1. Amazon ads: these get your book out there to people looking for good books to read (vs. Facebook or Google ads) and you can spend as little or as much as you wish. List out a lot of keywords or phrases and try them out. You can start with a $5/day budget. Be sure to monitor these closely at first. See what is creating sales and add more budget. See which get clicks (you pay) but don't translate into sales and cut them out. If you are getting lots of clicks but not lots of sales, consider your ad blurb and see if you need to tweak it a bit.

  2. Share a blog: if you aren't blogging already, start. If you have, continue. Share with your subscribers and also with Facebook, LinkedIn, or other social media groups. New people will find you and then discover your book.

  3. Guest blog/podcast: this gets your energy and work in front of a completely new audience. Word of mouth spreads and new subscribers and book sales are created although it is often hard to prove that connection.

3. Engage with your Target Audience

This can be the scariest for many. I felt comfortable hiding behind my pen. Podcasts were a leap for me but it still felt like 1-on-1, mostly answering questions, but this step will indeed stretch many people's comfort zones.

I suggest starting slowly. Do your guest blogs and then guest podcasts. Then arrange a discussion with a small group of people, perhaps initially just with friends and family. Then start to pitch for other engagement opportunities with your target audience.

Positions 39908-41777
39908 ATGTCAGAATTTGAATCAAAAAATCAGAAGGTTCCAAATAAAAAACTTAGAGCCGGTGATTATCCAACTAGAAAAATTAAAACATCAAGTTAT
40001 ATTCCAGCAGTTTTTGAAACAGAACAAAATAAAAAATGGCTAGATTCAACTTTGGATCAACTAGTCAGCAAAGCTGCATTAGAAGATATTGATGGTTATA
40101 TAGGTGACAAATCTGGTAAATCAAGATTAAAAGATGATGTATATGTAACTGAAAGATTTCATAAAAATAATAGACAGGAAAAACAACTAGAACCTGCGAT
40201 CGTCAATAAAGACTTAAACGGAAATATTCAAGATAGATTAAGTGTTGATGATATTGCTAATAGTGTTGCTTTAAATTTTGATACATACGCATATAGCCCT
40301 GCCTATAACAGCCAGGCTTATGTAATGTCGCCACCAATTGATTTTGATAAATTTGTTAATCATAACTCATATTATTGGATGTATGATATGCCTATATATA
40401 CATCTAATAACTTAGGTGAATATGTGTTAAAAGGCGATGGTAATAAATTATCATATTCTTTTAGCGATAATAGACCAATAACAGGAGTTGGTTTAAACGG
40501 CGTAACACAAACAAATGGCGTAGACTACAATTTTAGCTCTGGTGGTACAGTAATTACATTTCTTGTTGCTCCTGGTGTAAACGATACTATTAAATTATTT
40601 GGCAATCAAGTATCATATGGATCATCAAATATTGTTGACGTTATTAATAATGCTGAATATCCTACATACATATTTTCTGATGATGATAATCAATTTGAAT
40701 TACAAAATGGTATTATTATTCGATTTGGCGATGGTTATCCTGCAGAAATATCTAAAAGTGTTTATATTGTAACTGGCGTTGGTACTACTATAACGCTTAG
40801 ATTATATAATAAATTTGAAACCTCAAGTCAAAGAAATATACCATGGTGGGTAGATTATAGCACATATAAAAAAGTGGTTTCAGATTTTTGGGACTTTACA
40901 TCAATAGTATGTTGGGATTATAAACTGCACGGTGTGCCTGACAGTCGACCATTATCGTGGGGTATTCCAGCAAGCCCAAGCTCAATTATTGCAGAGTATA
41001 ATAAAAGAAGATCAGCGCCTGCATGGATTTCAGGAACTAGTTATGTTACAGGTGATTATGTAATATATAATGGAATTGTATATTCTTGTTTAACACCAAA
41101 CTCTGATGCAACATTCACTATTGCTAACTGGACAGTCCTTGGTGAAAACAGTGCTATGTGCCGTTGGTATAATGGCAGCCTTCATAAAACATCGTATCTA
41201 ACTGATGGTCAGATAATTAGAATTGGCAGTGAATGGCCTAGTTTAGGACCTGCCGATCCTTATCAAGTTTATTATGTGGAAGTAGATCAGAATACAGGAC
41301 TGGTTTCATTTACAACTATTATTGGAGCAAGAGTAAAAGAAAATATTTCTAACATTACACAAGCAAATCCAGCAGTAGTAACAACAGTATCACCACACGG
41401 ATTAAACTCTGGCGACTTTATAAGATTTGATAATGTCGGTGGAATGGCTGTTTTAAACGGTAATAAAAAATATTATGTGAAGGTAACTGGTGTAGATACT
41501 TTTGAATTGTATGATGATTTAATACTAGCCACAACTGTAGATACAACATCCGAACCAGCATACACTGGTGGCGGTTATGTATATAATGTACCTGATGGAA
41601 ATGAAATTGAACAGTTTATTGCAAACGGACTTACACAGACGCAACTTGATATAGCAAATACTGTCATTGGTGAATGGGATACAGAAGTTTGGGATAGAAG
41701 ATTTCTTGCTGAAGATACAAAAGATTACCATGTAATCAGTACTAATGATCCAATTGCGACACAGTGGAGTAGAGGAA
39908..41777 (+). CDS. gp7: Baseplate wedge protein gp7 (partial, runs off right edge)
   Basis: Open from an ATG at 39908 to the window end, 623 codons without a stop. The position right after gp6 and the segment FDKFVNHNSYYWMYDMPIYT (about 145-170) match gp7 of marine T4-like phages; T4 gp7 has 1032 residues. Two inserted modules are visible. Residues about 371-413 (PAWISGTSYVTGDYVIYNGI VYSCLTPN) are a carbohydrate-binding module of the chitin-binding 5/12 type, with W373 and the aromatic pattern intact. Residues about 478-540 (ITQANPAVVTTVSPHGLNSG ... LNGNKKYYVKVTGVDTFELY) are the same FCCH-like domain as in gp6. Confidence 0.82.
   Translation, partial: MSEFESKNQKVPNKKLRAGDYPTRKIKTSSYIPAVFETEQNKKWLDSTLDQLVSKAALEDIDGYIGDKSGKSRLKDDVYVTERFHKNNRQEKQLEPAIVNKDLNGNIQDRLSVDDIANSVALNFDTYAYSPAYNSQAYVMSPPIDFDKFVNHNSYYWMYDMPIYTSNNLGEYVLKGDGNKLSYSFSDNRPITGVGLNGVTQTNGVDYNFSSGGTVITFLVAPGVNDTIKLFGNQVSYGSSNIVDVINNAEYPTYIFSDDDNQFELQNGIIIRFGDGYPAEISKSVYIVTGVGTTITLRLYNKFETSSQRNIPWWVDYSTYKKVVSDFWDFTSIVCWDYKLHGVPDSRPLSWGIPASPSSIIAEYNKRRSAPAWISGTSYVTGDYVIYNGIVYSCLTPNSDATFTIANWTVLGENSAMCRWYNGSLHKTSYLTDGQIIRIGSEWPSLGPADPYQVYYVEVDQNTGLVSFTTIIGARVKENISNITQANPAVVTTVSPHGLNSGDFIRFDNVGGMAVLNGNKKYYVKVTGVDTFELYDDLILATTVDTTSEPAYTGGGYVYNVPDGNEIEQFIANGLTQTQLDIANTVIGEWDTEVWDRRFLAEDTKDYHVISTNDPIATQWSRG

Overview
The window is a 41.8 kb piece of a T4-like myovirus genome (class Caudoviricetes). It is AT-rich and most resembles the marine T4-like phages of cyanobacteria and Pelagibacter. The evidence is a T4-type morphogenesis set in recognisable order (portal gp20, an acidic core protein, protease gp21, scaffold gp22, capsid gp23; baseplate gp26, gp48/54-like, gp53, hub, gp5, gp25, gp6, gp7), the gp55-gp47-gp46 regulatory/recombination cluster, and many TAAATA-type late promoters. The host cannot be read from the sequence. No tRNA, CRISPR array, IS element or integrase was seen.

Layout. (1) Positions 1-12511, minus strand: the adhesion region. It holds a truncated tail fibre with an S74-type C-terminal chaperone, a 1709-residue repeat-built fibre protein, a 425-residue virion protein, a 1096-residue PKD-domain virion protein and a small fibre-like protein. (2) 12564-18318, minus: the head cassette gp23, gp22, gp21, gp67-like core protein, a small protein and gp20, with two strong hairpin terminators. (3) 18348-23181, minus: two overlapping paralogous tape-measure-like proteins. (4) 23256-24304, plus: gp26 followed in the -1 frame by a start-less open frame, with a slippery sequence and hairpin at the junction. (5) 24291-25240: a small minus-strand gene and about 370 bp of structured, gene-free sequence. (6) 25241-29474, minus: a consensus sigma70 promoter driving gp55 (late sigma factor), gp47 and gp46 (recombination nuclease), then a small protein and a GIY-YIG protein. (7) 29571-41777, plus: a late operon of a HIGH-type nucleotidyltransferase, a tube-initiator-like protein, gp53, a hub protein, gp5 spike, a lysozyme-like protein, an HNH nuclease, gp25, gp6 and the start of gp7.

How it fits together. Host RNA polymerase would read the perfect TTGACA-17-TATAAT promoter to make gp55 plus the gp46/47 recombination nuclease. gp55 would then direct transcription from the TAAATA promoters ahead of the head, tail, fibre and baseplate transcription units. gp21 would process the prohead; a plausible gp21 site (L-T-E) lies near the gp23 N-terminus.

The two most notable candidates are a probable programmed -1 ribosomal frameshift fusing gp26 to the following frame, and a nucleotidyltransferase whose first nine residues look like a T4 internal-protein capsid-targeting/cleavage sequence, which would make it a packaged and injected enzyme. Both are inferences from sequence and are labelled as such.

Hopefully, you identified your target audience way back in February. Take some time to consider where your target audience is - what do they like to do, where do they like to go? Perhaps they travel, are readers, listen to a lot of audiobooks, or are creative or business people. Once you answer this, you can focus your engagement efforts on those places (and podcasts).

My first two books were on introversion (In Search of Courage memoir and The Corporate Introvert leadership book). These have been more difficult to find the audience. I've actually identified them well, but often introverts just want to be left alone. They prefer to read the book more than to go listen to a talk much less an engaging workshop. This applies to the general public and college students, and even more so to company staff who often want to lay low and hide their introversion. Ironically, when I am able to have a discussion on campus or in the corporate world, it is well received and I believe helps make a difference, but breaking into those venues and building attendees is a challenge. I'm planning virtual webinars so people can join incognito if they wish (stay tuned).